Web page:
Unsure about a six man rotation. I'd probably move Lynn to the bullpen, but I wouldn't disagree with a six man rotation if they go that way.

*The verducci effect is bunk. And no, we aren't taking about going from ten innings to two hundred.


I have a really hard time saying it's totally bunk. Just because it hasn't been conclusively proven, does not by any stretch mean it's been debunked. A guy following an incremental innings program blowing his arm isn't proof that it's never been an effective strategy for anyone.

I find it hard to accept that it's not true to some extent. Especially for guys throwing as hard as Romero.

It's like running, or anything else. You have to condition your body over a long period of time. Sure, maybe the act of throwing extra innings in a vacuum isn't a precursor to injury. But, if your body isn't conditioned for that load, you compensate, which opens you up for injury elsewhere. For example, if you're not feeling 100%, and may not get the explosion off the mound you normally would, you may try and horse you're way through the delivery with your back/shoulder/arm a little more.

There's just no way of knowing "it's bunk." People point to past, and to the higher number of blowouts now, but it wasn't the same back in those days. Pitchers didn't throw as hard, didn't throw as much in the offseason in a lot of cases, weren't as muscular and were more flexible, etc. It's nearly apples to oranges.

I'm not a proponent of of shutting him down at say, 150 innings. However, considering his upside and potential long-term value, I wouldn't be comfortable ramping him up to 200+ innings this year.
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#28 Mr. Brooks

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Posted 16 May 2018 - 08:53 PM

I have a really hard time saying it's totally bunk. Just because it hasn't been conclusively proven, does not by any stretch mean it's been debunked. A guy following an incremental innings program blowing his arm isn't proof that it's never been an effective strategy for anyone.

I find it hard to accept that it's not true to some extent. Especially for guys throwing as hard as Romero.

It's like running, or anything else. You have to condition your body over a long period of time. Sure, maybe the act of throwing extra innings in a vacuum isn't a precursor to injury. But, if your body isn't conditioned for that load, you compensate, which opens you up for injury elsewhere. For example, if you're not feeling 100%, and may not get the explosion off the mound you normally would, you may try and horse you're way through the delivery with your back/shoulder/arm a little more.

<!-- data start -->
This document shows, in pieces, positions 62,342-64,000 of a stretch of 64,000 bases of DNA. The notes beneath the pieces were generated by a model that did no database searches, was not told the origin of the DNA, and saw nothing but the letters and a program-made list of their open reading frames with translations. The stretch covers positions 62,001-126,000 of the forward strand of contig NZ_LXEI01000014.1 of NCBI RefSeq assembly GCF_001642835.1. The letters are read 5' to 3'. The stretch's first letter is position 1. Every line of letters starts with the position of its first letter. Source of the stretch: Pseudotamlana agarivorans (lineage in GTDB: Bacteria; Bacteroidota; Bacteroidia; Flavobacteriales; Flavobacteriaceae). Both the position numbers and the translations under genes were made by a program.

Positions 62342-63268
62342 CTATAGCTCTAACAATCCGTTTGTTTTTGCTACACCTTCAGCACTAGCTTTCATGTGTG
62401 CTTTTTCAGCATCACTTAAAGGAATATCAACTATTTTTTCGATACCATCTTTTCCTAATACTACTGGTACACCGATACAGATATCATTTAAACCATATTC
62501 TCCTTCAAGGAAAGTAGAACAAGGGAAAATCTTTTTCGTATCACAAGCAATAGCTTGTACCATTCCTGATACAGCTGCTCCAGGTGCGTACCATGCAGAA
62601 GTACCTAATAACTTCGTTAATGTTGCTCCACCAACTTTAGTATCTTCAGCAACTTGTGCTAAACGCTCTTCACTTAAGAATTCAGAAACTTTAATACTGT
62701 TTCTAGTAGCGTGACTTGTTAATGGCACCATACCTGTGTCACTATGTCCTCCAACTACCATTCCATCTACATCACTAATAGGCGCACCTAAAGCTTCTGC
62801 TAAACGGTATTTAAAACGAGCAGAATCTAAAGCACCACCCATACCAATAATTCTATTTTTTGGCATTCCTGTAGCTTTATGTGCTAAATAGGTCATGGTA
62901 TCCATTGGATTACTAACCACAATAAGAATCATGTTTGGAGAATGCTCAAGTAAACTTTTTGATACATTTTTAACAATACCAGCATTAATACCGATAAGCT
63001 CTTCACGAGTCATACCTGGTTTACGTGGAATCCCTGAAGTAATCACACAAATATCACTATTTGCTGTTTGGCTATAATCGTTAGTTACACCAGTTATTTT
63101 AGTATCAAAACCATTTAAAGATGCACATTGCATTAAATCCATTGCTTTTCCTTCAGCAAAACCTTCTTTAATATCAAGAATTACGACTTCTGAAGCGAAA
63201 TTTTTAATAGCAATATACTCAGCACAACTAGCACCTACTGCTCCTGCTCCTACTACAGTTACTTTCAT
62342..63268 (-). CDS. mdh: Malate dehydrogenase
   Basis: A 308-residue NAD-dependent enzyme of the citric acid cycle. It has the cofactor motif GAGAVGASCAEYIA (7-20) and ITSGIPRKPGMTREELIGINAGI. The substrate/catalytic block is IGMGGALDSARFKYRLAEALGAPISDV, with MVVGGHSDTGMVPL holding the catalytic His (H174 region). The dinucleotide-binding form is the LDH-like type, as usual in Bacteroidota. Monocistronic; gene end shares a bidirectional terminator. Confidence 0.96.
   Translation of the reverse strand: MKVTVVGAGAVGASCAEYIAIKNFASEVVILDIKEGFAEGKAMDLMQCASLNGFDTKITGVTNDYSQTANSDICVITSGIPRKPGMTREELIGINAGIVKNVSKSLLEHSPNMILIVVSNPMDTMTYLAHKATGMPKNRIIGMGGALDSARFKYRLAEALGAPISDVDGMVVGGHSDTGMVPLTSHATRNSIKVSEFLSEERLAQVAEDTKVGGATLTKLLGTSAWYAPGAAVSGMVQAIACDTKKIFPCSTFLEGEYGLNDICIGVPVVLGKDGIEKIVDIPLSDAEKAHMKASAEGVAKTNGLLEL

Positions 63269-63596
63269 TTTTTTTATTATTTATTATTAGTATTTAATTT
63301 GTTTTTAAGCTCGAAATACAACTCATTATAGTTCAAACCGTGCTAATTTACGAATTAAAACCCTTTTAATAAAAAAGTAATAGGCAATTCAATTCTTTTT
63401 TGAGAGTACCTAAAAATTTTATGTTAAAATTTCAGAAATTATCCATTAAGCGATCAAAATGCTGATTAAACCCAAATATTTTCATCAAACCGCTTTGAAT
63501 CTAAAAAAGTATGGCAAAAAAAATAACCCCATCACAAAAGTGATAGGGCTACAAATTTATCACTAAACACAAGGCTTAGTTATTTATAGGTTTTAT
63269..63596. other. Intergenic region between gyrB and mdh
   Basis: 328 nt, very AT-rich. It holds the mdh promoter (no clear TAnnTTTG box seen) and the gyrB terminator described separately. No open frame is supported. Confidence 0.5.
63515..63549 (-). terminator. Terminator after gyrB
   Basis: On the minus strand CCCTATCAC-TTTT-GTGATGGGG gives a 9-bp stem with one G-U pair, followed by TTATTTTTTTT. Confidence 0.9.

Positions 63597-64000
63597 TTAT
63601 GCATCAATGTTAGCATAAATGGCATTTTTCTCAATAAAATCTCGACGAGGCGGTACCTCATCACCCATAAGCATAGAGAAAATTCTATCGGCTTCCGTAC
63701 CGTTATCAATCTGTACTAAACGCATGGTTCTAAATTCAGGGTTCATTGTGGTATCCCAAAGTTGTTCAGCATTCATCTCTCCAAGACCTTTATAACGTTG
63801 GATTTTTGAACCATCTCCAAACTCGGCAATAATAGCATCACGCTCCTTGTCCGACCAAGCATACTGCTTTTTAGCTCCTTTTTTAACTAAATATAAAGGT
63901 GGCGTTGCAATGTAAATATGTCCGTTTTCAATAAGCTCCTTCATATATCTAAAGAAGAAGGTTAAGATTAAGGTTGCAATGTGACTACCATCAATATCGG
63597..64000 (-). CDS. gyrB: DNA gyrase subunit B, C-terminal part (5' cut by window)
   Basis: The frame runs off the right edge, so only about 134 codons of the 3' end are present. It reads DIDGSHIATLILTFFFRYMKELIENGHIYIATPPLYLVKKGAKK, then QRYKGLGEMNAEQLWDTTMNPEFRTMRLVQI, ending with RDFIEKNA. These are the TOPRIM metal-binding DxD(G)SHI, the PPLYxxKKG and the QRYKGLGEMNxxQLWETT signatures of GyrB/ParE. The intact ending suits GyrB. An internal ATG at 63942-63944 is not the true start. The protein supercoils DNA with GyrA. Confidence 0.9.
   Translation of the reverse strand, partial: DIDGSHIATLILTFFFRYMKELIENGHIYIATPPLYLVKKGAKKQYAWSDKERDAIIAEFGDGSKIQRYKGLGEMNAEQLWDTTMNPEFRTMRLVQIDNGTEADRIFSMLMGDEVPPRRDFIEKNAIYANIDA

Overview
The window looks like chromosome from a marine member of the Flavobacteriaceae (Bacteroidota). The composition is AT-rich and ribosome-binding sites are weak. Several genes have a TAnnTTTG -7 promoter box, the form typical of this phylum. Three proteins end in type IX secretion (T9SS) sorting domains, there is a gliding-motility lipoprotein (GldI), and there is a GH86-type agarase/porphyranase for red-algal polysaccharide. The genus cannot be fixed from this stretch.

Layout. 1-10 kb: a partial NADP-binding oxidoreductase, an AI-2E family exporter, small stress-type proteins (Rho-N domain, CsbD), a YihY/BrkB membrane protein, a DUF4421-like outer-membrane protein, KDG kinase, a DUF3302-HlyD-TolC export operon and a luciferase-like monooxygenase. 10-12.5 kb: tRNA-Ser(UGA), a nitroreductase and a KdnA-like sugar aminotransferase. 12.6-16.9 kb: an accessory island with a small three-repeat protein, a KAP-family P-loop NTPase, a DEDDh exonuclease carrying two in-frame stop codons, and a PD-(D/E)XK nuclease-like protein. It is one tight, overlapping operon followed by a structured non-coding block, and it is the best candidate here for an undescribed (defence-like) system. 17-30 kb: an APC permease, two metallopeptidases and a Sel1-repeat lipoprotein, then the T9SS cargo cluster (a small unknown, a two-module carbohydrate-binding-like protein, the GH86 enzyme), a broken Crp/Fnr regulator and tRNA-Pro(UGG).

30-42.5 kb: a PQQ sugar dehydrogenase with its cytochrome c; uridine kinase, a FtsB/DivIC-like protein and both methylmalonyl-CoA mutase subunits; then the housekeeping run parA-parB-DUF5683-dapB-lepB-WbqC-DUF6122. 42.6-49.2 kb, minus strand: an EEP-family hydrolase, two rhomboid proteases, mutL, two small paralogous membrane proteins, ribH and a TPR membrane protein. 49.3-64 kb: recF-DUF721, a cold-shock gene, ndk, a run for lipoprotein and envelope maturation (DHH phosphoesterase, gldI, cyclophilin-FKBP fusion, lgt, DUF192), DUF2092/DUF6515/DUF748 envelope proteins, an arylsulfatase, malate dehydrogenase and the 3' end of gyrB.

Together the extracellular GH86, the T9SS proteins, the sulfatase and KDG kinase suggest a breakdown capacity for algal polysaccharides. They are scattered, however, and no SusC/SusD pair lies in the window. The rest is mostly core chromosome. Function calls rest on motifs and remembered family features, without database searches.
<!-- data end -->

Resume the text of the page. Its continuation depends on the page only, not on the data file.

There's just no way of knowing "it's bunk." People point to past, and to the higher number of blowouts now, but it wasn't the same back in those days. Pitchers didn't throw as hard, didn't throw as much in the offseason in a lot of cases, weren't as muscular and were more flexible, etc. It's nearly apples to oranges.

I'm not a proponent of of shutting him down at say, 150 innings. However, considering his upside and potential long-term value, I wouldn't be comfortable ramping him up to 200+ innings this year.


I don't think anyone is or would argue against your main point there. Mike is arguing against an arbitrary number, with no thought given to other variables - aside from, he threw x innings last year, so he has to only throw y innings this year.

And Romero would have to make 29 MORE starts this year to get to 200 total innings. That ain't happening, obviously.

#29 Riverbrian

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Posted 16 May 2018 - 09:05 PM

 

Pretty lame how many didn't answer the question by saying "Something will happen next two weeks to make the decision for you."

Even if that's true, answer the dang question. What do you do if they're all healthy? I only heard two good ideas:

 

1.) Lynn to the pen. He knows he has two weeks, if not he's pen bound.

2.) Six man rotation. This maybe makes you cut Hughes but that's something you might just have to do.

 

But overall, answer the question.

 

 

The question was: “What should happen to Fernando Romero when Ervin Santana returns?

 

Well... The latest estimates are Mid-June for Ervin. This makes it an extremely easy can to kick down that road. 

 

But if you want an answer? Based on what is going on right now on May 16: 

 

It's pretty easy... 4 guys are locked and ain't going anywhere. Romero, Berrios, Odorizzi and Gibson are pitching well. So the choice comes down to Lynn and Santana and the way Lynn is pitching... it isn't much of a choice. 

 

May hasn't pitched in awhile and he has an option so you can extend your look at him in the minors to gauge how helpful he might be later when we need him.